Compared to last week, the downtrend continues in the feeder cattle markets as feeder cattle and calves traded 5.00-15.00 lower this week.  

CME cattle futures over the last couple of weeks have latched onto a lead balloon and have weighed heavily on the feeder cattle markets. The wide spread massive long liquidation selling has just swamped cattle futures.  Overall demand remains good for lightweight stockers under 550 lbs to make yearlings of, but the overall availability of these lightweight feeders normally gets tighter as we roll into spring; with thoughts that these lightweight calves can achieve cheap gains when pasture develops.

Heavier weight feeders, of which the supply is more readily available, felt the full pressure of price declines this week. Many major salebarns in the Northern and Southern Plains are seeing some of their heaviest receipts of the year with the unfortunate timing of the volatile feeder cattle and futures market. Cattle buyers have paid high premiums for feeder cattle and now break evens are much higher than the futures with the June Live Cattle board closing near 143.00 as contacts continued their free-fall on Friday.  Cattle contracts closed limit down on Friday finding only bearish friends.  Keep in mind that the record highs in the cattle future prices last year were supported from fund buying and now the funds are pulling back looking like they have had their belly full of the cattle markets.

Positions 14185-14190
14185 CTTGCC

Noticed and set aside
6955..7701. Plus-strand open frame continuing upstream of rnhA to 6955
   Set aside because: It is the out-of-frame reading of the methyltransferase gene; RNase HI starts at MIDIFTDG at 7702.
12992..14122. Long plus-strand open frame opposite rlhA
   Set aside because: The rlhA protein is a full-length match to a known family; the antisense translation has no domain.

At some point this break will be deemed overdone, but when is the question. However, there were some impressive sales of hardened winter proof feeders around the auction circuit, in Bassett, NE on Wednesday feeder steers under 650 lbs sold with very good demand for summer grazing. Near 550 head of steers averaging 577 lbs sold with an weighted average prices of 299.22 and over 200 head of thin steers averaging 624 lbs sold with a weighted average prices of 291.35. Summer grazing will likely take these kinds of cattle to unprecedentedly large weights on pasture to avoid any kind high feed costs. 

Beef demand has worries over rising meat supplies of pork and chicken and at this time is taking presence over tight cattle supplies.  The feeder and fed cattle markets along with the futures seem to be tiring of news about tight supplies. Friday’s afternoon Cattle on Feed Report had January 1 inventory at 101 percent; placements at 92 percent; marketing’s came in at 95 percent. Inventory was slightly lighter than expected, with marketing’s slightly smaller than expected.  This week’s auction volume consisted of 58 percent over 600 lbs and 38 percent heifers.